Busy summer looms as Arsenal’s season crumbles

Blackburn 2-1 Arsenal

Another day, another lifeless defeat.

Our ‘easy run-in’ has turned into a nightmare, with one point from the last 12 and a succession of infuriatingly weak, insipid performances. The alarm bells are ringing loud and clear.

A squad that was meant to end the season on a high – albeit just off the pace – has now completely given up the fight and there seems to be nothing whatsoever that Wenger can do about it.

A loss against Fulham, perish the thought, would leave us on 72 points, exactly the same amount as last season. Progress? It doesn’t feel like it.

I didn’t expect Wenger to lambast Flapianski in his post-match interview, but even he must cringe with embarrassment every time he has to defend such a liability. He was clearly at fault for the second goal. Blackburn saw him as the weak spot – they didn’t have to look too hard to find it – and successfully targeted him. Naturally, it worked.

Elsewhere on the pitch, after a fairly bright start we faded badly. Look at the starting XI and at the bench though and you can see part of the problem is simply a lack of quality available. It doesn’t excuse the lack of stomach for the fight but it does go some way to explaining the paucity of some of our play.

We have so many players out and the backups have simply not been good enough.

Let’s break yesterday’s squad of 18 into three groups.

There are at least five players there we simply wouldn’t miss, other than numerically. Not one of Fabianski, Silvestre, Traore, Vela, or Eduardo has improved this season. You can only assume that the new contracts offered to the latter two were given partly to ensure healthy sell-on fees.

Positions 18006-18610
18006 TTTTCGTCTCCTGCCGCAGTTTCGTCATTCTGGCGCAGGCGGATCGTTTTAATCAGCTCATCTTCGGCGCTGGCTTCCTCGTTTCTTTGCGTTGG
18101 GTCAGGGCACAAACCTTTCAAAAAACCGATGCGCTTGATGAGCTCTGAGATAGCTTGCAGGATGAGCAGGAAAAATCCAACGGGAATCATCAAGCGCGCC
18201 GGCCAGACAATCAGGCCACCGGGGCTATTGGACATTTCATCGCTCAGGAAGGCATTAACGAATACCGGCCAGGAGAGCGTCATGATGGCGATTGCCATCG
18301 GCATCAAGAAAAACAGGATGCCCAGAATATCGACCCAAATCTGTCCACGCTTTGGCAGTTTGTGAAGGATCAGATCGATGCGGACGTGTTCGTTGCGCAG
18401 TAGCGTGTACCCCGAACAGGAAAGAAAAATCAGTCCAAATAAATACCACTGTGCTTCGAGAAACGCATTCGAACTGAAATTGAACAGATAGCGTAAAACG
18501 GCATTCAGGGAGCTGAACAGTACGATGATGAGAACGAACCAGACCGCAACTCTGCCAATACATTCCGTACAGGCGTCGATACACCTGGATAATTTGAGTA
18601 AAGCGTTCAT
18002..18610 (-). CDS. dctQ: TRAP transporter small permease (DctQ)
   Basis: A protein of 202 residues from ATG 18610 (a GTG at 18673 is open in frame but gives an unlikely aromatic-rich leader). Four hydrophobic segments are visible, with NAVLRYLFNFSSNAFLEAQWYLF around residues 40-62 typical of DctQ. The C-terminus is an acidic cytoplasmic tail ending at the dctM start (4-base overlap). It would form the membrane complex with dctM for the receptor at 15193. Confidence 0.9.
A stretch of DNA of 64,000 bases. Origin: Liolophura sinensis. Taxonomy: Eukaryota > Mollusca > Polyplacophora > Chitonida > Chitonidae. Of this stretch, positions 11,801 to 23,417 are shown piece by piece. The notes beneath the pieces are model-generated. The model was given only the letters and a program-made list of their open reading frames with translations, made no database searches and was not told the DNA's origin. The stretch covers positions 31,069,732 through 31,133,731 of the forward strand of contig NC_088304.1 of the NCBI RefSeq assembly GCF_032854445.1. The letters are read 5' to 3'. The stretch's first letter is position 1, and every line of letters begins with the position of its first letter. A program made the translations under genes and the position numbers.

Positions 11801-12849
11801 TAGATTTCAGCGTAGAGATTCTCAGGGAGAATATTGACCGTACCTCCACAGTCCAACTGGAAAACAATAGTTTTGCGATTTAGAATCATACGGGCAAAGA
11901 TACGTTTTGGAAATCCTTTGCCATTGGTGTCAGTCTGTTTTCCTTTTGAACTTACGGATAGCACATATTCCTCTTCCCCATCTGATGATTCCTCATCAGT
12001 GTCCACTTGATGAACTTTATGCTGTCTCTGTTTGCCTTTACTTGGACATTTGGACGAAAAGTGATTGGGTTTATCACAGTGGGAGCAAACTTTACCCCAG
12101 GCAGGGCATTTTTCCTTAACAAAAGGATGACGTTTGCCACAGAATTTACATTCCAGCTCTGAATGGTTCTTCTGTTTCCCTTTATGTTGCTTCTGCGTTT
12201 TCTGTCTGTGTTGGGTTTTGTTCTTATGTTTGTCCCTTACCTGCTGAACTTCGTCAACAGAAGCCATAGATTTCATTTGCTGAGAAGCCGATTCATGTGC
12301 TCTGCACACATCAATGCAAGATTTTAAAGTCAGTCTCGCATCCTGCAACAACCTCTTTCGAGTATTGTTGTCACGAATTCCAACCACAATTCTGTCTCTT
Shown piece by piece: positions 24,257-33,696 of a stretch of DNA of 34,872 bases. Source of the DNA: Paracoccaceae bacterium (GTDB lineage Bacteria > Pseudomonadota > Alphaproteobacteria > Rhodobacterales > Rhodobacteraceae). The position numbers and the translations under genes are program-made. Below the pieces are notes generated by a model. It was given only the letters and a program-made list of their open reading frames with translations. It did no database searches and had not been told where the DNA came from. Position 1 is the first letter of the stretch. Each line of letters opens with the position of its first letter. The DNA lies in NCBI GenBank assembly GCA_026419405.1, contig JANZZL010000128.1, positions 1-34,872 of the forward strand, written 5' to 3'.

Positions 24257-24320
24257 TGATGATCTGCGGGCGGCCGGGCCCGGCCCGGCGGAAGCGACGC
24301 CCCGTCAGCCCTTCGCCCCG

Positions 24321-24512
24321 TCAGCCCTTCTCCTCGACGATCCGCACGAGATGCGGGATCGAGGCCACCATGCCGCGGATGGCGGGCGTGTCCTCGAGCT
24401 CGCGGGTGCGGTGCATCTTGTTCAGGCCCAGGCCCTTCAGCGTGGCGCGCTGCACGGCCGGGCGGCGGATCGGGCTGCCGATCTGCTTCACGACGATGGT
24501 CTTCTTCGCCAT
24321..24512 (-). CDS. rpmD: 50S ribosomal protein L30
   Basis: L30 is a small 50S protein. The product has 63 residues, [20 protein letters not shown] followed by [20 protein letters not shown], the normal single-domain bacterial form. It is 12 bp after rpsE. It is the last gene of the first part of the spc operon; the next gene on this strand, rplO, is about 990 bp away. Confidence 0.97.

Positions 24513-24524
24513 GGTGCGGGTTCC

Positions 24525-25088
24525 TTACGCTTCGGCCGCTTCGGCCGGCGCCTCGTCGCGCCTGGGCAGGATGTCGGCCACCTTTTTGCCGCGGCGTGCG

Then there are others from yesterday’s 18 who are good squad players, but too inconsistent, immature, or ageing to be considered first-choice material next season. In that category I would put Eboue, Campbell, Walcott, Diaby, Mannone, Djourou, Gibbs, Eastmond and Henderson.

That leaves, as nailed-on starters from that 18, just Sagna, Nasri, Arshavin and van Persie. The form of Nasri and Arshavin has been up and down but to my mind, the quality is there.

So we are missing a lot of players, and in their absence we have seen that the balance is wrong, the collective will to win has been diluted and the quality is lacking. It’s not a good cocktail at all.

On yesterday’s evidence, it will be a busy summer for Wenger, chopping out the deadwood and bringing in players who possess the kind of drive and quality that will rub off on those of the squad who have the most to learn.

Apologies if this is a bit of a ramble but I thought I’d pour it all out and see how it dried.

Bring on the end of the season.

Arsenal’s capitulate, late show

Wigan 3-2 Arsenal

Wenger said on Friday that we were “very close” to winning a trophy. This morning, a trophy has never felt further away.

Yesterday’s ten-minute capitulation at Wigan hammered the final nail into the title coffin and was so dispiriting that people are very reasonably asking: can we keep hold of third now?